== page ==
Other programs that will be a part of the Mashup include Pro Bono In Action which will show you various pro bono programs you can participate in to help your fellow Tennesseans and Member Benefit Programs that will provide you information on  Fastcase 7, health insurance options for small firms, ABA retirement funds and professional liability insurance.
 
Please sign up now to let us know you are coming.

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Lawmaker Requests AG Opinion on Parks Privatization

Tennessee Sen. Janice Bowling, R-Tullahoma, has requested an opinion from Attorney General Herbert Slatery III on whether Gov. Haslam’s plans to privatize hospitality services at parks violate state procedures. The Times Free Press reports that Bowling, whose district includes the Falls Creek Falls state park, asked for the opinion at the request of park employees.
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Federal Clean Water Lawsuit Against TVA Set for Pretrial Motions

The Nashville Scene has an in-depth cover story about the lawsuit against the Tennessee Valley Authority (TVA), which is set for pretrial motions next week in U.S. District Court. Judge Waverly Crenshaw will hear the suit, which centers around the Gallatin Fossil Plant, located on the banks of the Cumberland River, and the way TVA stores the facility’s toxic coal ash byproduct. Environmental groups are concerned about potential contamination to the Cumberland and the area surrounding the site.
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Have You Heard About the TBA Mashup?

Interested in observing a legal hackathon or getting a hands-on demonstration of the new Fastcase 7 platform? Both will be part of the first TBA Mashup, a full-day of activities and free programming set for Feb. 17 at the Tennessee Bar Center in conjunction with the annual TBA Law Tech UnConference CLE program.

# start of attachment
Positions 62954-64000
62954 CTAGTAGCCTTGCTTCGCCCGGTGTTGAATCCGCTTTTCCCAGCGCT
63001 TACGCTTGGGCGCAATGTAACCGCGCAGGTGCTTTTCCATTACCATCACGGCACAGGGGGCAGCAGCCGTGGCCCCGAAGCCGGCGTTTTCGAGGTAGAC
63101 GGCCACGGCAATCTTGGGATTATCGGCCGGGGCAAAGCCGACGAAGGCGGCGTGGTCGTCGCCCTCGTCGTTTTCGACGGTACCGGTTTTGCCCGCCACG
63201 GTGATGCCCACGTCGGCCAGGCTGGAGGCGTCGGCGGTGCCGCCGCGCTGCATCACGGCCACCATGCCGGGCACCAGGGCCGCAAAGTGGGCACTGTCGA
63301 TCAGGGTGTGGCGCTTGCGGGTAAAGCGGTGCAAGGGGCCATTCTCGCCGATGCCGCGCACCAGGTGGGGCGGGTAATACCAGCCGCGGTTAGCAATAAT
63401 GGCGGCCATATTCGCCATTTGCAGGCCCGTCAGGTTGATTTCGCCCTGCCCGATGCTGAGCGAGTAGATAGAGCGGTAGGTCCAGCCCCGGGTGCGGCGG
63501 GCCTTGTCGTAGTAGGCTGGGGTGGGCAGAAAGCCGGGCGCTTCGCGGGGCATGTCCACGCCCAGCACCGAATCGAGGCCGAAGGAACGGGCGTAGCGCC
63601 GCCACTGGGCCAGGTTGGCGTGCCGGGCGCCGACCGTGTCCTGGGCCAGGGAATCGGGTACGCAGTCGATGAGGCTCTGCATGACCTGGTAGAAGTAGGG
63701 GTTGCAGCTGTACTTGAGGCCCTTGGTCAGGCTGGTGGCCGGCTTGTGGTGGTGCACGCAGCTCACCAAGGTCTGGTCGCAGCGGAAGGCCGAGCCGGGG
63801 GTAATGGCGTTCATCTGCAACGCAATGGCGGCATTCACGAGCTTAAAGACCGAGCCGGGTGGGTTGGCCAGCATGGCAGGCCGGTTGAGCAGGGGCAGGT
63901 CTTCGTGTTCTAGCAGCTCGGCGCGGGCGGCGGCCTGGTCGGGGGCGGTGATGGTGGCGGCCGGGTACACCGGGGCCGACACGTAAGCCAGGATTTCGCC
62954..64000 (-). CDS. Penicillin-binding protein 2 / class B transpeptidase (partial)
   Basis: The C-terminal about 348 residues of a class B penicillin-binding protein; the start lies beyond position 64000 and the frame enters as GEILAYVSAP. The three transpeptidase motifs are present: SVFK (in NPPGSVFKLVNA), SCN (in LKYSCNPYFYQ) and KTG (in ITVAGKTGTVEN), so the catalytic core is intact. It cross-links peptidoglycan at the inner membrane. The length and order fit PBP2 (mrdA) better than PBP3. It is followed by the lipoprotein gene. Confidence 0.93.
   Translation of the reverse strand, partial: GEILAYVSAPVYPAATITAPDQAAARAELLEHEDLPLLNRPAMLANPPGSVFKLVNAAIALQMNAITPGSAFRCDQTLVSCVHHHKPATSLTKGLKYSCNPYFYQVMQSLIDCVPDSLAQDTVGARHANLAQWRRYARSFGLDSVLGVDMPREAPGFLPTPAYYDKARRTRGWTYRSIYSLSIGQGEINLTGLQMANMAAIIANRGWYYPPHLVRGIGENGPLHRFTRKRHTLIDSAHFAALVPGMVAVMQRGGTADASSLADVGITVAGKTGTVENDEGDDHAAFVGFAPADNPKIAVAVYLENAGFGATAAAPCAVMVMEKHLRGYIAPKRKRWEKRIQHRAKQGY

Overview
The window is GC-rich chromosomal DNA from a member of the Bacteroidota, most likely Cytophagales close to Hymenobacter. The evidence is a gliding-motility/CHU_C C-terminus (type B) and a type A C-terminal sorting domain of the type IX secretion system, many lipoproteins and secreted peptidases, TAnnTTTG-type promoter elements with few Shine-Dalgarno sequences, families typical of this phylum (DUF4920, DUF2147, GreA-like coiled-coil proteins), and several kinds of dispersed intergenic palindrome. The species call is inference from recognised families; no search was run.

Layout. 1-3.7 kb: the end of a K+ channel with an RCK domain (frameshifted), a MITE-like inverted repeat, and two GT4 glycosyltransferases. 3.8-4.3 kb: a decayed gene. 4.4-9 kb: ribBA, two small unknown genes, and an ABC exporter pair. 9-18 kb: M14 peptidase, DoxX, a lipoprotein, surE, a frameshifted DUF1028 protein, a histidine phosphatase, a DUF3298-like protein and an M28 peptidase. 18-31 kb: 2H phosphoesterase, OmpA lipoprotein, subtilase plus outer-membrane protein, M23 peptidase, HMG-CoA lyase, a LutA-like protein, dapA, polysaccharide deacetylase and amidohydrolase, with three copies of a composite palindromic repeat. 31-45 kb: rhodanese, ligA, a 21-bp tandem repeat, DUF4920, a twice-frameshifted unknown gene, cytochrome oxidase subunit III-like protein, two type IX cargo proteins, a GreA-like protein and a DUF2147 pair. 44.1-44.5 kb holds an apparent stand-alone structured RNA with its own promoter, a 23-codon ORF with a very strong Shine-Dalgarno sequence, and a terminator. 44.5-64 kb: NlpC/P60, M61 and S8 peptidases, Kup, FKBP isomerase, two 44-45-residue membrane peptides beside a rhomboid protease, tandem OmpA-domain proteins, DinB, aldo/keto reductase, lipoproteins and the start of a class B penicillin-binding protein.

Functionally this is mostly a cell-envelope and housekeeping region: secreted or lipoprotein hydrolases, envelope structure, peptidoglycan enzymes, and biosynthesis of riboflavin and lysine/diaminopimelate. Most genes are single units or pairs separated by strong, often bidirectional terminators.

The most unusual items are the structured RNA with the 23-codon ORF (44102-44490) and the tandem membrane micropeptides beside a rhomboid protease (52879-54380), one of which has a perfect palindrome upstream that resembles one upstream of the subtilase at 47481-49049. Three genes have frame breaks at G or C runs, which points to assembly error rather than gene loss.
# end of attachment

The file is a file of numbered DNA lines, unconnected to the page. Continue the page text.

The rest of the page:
In addition to the hackathon and Fastcase 7 demo, the TBA Mashup will feature sessions on: 

  • Current State of Health Insurance for the Small Firms
  • Professional Liability Insurance - What to look for in YOUR Policy
  • A Demo of Fastcase TopForm, a powerful bankruptcy filing software
  • Retirement Planning Guidance from the ABA Retirement Funds
  • Pro Bono in Action: How to help with pro bono events and how to take part in online options

At the annual TBA Law Tech UnConference CLE program, you can take as many or as few hours as you need. Registration will be open all day. Payment will be determined at checkout based on the hours you need. Topics will include: 

  • Bill & Phil Tech Show
  • Ethical Considerations for Cyber Security in Law
  • Evolution of the Legal Marketplace
  • Making e-Discovery Affordable 
  • Drone Law
  • Encryption for Lawyers

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Turn Your Expertise into a Magazine Article

It’s no surprise that some of the best articles in the Tennessee Bar Journal have come from TBA section members. Your membership in this section shows that you have a keen interest in trends, developments and case law in this practice area. Sharing this knowledge with your colleagues is one of the best traits of the profession.
 
How can you become a Journal author? Think of and refine your topic. It should be of interest to Tennessee lawyers, which is a broad criteria. This could mean you might explain a new state law, explain a complicated area of law, or take a larger issue and connect it to what it means for Tennessee attorneys and the justice system. Find a global issue within your particular experience or knowledge and tell about it and how it affects Tennessee law. Then take a look at the writer’s guidelines, which will tell you about length, notes and other details. Once it’s in the proper format, send it in! It goes to the editor, Suzanne Craig Robertson, who will then get it to the seven members of the Editorial Board for review.
 
If you are published, you may apply for CLE credit for your work under Supreme Court Rule 21 Section 4.07(b). For details on claiming the credit, check with the Tennessee Commission on Continuing Legal Education or access an Affidavit of Sole Authorship or an Affidavit of Joint Authorship from the Commission's website.

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TBA Activates Disaster Legal Assistance for Wildfires